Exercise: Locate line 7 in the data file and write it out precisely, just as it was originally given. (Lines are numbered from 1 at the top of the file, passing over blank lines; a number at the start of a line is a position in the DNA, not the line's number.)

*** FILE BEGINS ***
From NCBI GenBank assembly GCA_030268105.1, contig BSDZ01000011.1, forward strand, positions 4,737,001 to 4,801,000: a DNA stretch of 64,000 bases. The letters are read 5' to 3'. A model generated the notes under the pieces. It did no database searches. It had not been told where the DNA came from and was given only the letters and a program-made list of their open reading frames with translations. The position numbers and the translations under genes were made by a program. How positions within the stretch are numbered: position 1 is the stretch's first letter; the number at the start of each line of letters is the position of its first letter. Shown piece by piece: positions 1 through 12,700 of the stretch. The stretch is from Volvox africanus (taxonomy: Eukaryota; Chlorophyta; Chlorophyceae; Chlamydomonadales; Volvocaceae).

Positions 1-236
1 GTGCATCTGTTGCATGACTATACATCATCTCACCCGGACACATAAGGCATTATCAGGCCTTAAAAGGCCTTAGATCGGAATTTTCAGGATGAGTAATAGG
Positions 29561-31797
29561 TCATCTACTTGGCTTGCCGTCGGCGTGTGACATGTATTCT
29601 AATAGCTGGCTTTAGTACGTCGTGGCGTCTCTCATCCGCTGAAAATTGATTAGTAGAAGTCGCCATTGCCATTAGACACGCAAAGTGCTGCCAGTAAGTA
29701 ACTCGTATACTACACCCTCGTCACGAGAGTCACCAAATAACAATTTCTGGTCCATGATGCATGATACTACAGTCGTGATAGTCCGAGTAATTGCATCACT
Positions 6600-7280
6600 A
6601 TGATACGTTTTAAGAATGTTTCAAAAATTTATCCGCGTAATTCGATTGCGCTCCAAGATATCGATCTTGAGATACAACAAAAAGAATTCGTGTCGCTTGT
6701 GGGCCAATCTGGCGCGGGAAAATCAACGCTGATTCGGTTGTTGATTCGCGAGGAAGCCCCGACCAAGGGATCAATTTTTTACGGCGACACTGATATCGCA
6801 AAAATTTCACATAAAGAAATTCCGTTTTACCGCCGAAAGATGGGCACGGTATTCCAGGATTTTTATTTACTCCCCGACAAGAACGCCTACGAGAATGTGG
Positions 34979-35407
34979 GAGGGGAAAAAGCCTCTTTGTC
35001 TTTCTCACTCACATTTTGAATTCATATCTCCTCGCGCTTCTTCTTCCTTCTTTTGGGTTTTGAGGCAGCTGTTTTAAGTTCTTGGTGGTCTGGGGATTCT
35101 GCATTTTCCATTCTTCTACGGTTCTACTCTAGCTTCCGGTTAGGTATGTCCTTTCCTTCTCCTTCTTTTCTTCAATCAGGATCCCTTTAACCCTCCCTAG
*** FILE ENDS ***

29701 ACTCGTATACTACACCCTCGTCACGAGAGTCACCAAATAACAATTTCTGGTCCATGATGCATGATACTACAGTCGTGATAGTCCGAGTAATTGCATCACT